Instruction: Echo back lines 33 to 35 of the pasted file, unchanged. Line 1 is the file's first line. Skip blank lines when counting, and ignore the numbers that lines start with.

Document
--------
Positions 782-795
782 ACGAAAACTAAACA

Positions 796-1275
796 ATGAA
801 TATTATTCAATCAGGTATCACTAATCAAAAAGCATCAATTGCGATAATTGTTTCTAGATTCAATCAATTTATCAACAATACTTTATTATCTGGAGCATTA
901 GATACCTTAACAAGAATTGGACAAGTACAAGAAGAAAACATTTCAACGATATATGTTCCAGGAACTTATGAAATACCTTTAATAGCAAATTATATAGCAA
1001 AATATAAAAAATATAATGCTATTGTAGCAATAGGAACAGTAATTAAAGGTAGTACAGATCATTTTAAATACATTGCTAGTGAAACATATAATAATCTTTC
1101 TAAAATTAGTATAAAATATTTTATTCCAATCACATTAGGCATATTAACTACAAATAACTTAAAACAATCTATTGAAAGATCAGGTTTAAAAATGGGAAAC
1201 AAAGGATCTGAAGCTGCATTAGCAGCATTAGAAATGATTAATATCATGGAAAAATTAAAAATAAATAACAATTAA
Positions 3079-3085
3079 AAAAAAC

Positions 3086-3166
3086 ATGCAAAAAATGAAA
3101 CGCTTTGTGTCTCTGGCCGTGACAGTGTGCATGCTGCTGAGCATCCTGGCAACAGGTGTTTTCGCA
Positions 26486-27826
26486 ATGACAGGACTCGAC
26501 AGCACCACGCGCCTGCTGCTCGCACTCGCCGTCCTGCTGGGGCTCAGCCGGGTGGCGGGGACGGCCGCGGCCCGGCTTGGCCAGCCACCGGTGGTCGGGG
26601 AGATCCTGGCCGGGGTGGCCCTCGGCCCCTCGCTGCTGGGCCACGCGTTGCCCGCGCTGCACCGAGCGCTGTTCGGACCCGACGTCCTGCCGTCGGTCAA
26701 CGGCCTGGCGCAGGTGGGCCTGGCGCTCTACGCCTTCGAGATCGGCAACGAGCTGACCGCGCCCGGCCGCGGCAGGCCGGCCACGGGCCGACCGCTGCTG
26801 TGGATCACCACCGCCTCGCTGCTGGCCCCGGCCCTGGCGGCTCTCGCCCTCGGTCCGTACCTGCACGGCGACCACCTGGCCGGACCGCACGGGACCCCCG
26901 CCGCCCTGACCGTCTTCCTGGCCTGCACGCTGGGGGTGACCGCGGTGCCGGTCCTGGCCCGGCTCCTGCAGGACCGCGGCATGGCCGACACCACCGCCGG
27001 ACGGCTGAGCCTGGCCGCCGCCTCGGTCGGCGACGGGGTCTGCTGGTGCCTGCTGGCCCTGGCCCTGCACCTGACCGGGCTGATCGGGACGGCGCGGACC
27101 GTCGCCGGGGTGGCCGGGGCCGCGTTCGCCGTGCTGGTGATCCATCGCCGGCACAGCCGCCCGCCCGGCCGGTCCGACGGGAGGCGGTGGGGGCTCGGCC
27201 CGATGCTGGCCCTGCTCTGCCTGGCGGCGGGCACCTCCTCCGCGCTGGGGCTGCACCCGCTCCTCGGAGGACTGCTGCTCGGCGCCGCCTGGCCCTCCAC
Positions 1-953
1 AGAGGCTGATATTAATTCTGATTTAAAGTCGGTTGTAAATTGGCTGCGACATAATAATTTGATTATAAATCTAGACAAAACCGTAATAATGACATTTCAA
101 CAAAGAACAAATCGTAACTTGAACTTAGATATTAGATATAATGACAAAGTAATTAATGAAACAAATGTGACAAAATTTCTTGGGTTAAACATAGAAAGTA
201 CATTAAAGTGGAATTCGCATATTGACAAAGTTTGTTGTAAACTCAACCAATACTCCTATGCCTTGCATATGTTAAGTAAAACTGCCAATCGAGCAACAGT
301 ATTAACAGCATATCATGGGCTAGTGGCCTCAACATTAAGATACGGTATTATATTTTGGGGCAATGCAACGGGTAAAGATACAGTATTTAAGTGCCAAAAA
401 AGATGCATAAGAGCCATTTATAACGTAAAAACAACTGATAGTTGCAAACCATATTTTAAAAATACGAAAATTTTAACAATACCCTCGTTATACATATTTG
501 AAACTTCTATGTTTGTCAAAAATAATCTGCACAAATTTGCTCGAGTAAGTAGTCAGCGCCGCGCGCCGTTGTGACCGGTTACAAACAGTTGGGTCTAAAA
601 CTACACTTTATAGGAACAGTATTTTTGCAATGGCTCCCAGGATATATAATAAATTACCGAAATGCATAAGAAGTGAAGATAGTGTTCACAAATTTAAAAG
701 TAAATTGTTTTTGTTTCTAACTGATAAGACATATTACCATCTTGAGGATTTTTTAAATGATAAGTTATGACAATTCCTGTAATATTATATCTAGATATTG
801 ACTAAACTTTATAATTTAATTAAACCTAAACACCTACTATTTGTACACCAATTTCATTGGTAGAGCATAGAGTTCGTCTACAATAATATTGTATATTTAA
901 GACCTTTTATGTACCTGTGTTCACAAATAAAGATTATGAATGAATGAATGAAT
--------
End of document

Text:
701 TAAATTGTTTTTGTTTCTAACTGATAAGACATATTACCATCTTGAGGATTTTTTAAATGATAAGTTATGACAATTCCTGTAATATTATATCTAGATATTG
801 ACTAAACTTTATAATTTAATTAAACCTAAACACCTACTATTTGTACACCAATTTCATTGGTAGAGCATAGAGTTCGTCTACAATAATATTGTATATTTAA
901 GACCTTTTATGTACCTGTGTTCACAAATAAAGATTATGAATGAATGAATGAAT